In recent years, the regime has allocated significant effort and large budgets to internal psychological warfare aimed at expunging anti-monarchism. A critical agency in the military and regime effort to defeat political opponents is the Internal Security Operations Command (ISOC), which is credited with defanging the red shirts after 2010. Charged with defending the nation, religion, and monarchy, ISOC links the military and civilian administration making it, as scholar Puangthong Pawakapan explains, “a potent tool with which conservative elites can undermine and control electoral democracy and through which the military can maintain its power.” Its well-funded operations run in parallel with civilian agencies and most notably with the powerful Ministry of Interior, with a network of agents and officials throughout the country. The primacy of its work is enacted in legislation and orders that mean that all state agencies must abide by ISOC’s plans and with ISOC supervision. Its activities include surveillance that extends to the community level and online, developing, funding and mobilising right-wing groups, the harassment and detention of political opponents and the disruption of their activities. In recent years, as Puangthong argues, ISOC has been a counter-democracy agency, making it a powerful and dangerous opponent of pro-democracy students.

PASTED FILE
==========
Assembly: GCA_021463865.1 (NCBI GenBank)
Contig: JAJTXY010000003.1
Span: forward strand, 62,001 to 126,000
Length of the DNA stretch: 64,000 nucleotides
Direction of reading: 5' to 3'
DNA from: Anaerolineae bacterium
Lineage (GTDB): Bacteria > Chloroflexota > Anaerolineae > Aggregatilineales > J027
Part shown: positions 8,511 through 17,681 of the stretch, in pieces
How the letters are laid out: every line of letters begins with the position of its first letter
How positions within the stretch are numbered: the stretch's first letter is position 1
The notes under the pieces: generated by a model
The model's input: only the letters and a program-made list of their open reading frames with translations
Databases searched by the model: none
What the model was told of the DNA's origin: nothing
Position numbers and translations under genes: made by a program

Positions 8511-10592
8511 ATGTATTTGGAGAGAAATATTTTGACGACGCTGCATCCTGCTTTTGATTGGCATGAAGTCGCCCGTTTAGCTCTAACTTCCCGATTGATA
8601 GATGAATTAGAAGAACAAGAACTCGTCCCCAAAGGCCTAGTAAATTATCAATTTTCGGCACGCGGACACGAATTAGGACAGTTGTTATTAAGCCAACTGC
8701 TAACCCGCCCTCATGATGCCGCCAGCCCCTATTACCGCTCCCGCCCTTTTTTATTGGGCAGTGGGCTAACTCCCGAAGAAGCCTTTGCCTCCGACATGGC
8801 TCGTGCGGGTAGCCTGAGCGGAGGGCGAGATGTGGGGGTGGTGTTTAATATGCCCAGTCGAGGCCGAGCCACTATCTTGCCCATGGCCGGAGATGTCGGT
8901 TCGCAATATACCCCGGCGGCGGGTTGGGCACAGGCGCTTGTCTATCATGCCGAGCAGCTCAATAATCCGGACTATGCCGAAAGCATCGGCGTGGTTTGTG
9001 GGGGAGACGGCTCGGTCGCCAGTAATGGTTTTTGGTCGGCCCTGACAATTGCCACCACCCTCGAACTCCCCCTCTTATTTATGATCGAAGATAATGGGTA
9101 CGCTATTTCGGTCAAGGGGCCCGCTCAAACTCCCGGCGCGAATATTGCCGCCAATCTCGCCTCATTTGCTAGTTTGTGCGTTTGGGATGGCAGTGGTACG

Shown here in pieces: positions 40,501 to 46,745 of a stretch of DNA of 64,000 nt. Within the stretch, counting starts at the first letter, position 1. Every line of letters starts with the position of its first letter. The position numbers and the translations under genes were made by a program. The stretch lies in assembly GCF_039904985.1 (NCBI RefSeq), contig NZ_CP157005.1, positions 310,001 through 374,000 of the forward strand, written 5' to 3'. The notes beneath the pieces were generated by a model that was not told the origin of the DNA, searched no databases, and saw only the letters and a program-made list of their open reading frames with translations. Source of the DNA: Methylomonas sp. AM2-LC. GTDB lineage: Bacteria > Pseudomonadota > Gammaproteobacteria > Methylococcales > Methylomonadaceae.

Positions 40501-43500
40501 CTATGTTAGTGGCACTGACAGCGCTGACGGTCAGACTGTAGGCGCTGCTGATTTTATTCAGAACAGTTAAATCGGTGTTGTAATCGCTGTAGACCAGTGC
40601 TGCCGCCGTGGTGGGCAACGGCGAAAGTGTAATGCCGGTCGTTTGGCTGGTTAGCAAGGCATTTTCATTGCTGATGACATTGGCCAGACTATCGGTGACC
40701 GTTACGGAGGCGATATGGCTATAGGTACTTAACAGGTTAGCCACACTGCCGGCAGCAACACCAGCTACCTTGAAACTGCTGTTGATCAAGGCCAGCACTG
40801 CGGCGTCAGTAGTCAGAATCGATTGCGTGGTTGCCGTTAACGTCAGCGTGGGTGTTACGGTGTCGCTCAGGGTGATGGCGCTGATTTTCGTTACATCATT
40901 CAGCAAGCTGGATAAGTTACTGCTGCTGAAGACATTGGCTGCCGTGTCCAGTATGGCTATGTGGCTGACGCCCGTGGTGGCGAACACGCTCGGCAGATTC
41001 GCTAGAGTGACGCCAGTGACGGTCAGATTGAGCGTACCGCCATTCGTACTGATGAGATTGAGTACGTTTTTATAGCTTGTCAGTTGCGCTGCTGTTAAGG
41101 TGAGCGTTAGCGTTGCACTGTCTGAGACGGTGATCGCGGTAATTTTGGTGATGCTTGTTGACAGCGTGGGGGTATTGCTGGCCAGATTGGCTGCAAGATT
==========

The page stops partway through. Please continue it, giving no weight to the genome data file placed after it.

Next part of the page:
Judiciary

Since the 2006 military coup, the judiciary has also been fashioned as an ally of monarchy and military in the struggle for “Thai-style democracy.” It had been accused of politicisation before 2006, when then Prime Minister Thaksin Shinawatra tried to influence the Constitutional Court, but it was Vajiralongkorn’s father, King Bhumibol’s exhortation to the judiciary to sort out a political “mess” that saw judges drawn openly into the political fray. Since then, the judiciary, and the Constitutional Court in particular, has consistently acted to support the conservative elite against elected governments and political parties considered oppositional. The judiciary has become a reliable ally of the conservative and royalist political elite, banning politicians, dissolving political parties, and protecting military-backed regimes. Most recently, in an act that ignited the student movement, the Constitutional Court dissolved the avantgarde Future Forward Party.